Marine life is under serious threat from an oil spill off Australian coast, it is feared. But the government is rewarding the company responsible with contract for exploration over another huge area, say critics.
The West Atlas oil rig, operated by PTTEP Australasia, has been leaking oil into the Timor sea for nine weeks now.
A survey by the World Wildlife Fund (WWF) says dolphins, migratory sea birds, sea snakes and marine turtles were found in abundance in the affected area, with many of these species swimming through toxic oil.
"We recorded hundreds of dolphins and sea birds in the oil slick area, as well as sea snakes and threatened hawksbill and flatback turtles," said WWF-Australia's Conservation Director Gilly Llewellyn.
Dr Llewellyn said the findings contradicted comments by the Australian Petroleum Production and Exploration Association, claiming the WWF survey found no evidence of harm to marine life.
"This is clearly a false representation of our results and appears to be an attempt to sweep this environmental disaster under the carpet," she said.
The expedition recorded 17 species of seabird, four species of cetacean and five marine reptiles including two species of marine turtle. At least eleven of the species were listed migratory and two - hawksbill and flatback turtles - are listed as threatened with extinction under the Environment Protection and Biodiversity Conservation Act 1999.
Dr Llewellyn said the spill could have a long-term effect on the ecosystem.
"We know that oil can be a slow and silent killer. Impacts from the Exxon Valdez disaster are still being seen 20 years later, so we can expect this environmental disaster will continue to unfold for years to come."
"The public needs to have all available information concerning what has been observed and reported, including findings from Ashmore Reef, and from the vessels and platforms in the area."
The Greens have been highly critical of the government's handling of the oil spill.
Besides, the federal government has chosen to award the PTTEP a massive new area for oil exploration in Australian waters.
"It's ecologically irresponsible," slammed Greens leader Bob Brown in an interview to the Nine Network on Sunday.
"They're rewarding this failure... with further exploration leases."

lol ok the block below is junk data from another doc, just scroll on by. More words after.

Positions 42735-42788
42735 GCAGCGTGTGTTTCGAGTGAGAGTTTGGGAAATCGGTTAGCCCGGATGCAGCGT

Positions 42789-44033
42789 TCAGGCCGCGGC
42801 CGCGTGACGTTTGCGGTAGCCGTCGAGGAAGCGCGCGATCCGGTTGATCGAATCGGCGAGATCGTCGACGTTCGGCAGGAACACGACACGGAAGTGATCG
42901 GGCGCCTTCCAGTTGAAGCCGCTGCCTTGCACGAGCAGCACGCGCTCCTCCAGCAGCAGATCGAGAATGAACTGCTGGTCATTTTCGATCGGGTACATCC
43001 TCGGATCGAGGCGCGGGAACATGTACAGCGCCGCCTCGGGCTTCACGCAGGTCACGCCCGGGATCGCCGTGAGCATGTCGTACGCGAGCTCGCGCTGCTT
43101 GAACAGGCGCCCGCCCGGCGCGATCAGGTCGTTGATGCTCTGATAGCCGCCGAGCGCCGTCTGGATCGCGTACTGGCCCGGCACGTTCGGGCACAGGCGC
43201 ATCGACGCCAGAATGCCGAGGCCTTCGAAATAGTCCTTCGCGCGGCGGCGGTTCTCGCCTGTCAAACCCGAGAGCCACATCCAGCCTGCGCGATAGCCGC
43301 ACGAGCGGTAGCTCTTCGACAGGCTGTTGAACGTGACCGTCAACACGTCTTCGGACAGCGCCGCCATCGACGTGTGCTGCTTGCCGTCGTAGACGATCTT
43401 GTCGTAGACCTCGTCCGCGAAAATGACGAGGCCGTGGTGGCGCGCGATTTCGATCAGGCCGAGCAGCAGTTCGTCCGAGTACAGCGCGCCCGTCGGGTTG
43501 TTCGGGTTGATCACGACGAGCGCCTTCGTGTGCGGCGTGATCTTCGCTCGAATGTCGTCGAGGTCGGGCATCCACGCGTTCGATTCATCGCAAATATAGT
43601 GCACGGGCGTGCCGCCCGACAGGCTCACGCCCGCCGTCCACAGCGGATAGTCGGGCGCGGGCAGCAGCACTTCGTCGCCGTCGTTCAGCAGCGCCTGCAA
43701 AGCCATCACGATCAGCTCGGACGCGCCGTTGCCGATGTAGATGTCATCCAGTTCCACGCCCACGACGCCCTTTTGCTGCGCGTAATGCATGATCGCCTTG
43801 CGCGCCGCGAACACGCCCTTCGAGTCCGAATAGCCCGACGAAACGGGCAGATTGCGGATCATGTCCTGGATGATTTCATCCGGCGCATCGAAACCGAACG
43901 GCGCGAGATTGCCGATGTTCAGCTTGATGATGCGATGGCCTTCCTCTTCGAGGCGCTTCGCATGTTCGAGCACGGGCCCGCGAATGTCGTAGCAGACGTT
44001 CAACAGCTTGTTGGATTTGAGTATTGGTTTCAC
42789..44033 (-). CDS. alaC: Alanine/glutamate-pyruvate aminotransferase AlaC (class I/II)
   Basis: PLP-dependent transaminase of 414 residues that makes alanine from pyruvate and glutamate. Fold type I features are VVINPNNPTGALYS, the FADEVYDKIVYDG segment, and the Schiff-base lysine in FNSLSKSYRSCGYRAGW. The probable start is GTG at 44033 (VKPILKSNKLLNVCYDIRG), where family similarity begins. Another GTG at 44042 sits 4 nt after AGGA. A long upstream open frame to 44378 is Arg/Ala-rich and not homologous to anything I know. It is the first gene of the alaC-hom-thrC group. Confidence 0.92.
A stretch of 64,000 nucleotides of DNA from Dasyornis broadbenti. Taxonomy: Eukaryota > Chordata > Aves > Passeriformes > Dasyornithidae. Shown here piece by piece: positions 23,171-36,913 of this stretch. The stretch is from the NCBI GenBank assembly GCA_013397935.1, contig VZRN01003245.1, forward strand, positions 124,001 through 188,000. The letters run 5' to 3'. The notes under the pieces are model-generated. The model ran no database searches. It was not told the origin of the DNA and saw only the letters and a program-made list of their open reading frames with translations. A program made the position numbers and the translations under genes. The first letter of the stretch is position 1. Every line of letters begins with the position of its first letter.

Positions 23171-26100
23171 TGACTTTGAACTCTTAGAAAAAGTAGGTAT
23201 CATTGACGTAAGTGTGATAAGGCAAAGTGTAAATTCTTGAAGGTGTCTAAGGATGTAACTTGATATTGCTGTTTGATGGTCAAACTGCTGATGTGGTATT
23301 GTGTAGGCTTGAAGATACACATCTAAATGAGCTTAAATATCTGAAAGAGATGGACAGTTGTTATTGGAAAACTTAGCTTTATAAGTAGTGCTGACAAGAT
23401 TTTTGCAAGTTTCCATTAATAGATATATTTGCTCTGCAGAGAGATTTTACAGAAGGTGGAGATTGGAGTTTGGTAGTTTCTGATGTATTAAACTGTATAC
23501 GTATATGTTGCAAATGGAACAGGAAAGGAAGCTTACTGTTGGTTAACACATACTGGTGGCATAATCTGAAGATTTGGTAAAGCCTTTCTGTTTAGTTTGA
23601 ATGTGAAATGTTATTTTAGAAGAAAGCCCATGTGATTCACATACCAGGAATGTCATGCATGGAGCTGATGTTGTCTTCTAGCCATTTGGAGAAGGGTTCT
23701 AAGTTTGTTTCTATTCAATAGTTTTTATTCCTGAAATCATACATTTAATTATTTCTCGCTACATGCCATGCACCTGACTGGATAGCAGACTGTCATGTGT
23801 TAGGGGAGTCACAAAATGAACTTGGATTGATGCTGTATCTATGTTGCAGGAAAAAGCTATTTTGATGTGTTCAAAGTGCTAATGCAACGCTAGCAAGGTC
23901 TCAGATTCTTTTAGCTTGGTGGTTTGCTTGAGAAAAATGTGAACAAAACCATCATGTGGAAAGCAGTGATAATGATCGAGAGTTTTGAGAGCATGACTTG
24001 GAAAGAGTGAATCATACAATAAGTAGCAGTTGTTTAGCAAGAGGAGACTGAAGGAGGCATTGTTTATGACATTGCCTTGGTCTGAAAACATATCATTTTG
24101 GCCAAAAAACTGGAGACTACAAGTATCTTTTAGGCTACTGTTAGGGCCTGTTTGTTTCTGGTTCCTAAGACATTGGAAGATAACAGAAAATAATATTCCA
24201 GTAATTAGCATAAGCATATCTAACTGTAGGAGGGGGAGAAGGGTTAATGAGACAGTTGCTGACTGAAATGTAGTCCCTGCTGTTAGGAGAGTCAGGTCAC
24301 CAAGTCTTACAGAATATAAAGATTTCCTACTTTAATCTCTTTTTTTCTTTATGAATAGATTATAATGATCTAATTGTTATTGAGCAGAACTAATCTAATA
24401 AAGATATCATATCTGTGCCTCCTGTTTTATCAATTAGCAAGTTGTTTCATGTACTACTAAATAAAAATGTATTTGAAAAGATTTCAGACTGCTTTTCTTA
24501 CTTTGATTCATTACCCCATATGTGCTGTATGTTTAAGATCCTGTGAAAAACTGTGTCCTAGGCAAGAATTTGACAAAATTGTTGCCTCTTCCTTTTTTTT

Prime Minister Kevin Rudd, who has been handling the matter, has a lot of questions to answer about the oil spill, he says.
"He has the responsibility for not only failing to get it under control and preventing it at the outset, but rewarding the very people who have caused it," Senator Brown said.
The Greens believe anywhere from 10 to 20 million litres of oil has spilled into the ocean since the leak began on August 21.
The last three attempts to stop the flow of sweet light crude oil, gas and condensate from the Montara wellhead, 250km northwest of the Truscott air base in Western Australia's Kimberley region, have all failed.
Equipment failure has caused further delays in the attempt to plug the leak.
A fourth attempt was due to start on Sunday, but PTTEP Australasia released a statement saying work would be pushed back to Tuesday.
PTTEP, a Thai-based company which operates the oilfield, has failed three times to plug the leaking well with mud.
A statement from the company said the latest effort to stop the leak had been delayed because "whipstock" equipment, used to direct the drill had failed.
However, Federal Environment Minister Peter Garrett said he was confident everything possible is being done to stop the oil leak.
"The fact of the matter is, it's a fiendishly difficult exercise - a little bit like threading the needle - to try to get this oil spill stopped," he told ABC Radio.
"I very much hope that it will be on this occasion. I'm concerned about it, but we've put a lot of measures in place not only to monitor it, but to make sure that any wildlife that's affected is properly treated."
Earlier this week, the Australian Maritime Safety Authority said the cost of the clean-up had reached more than $5 million.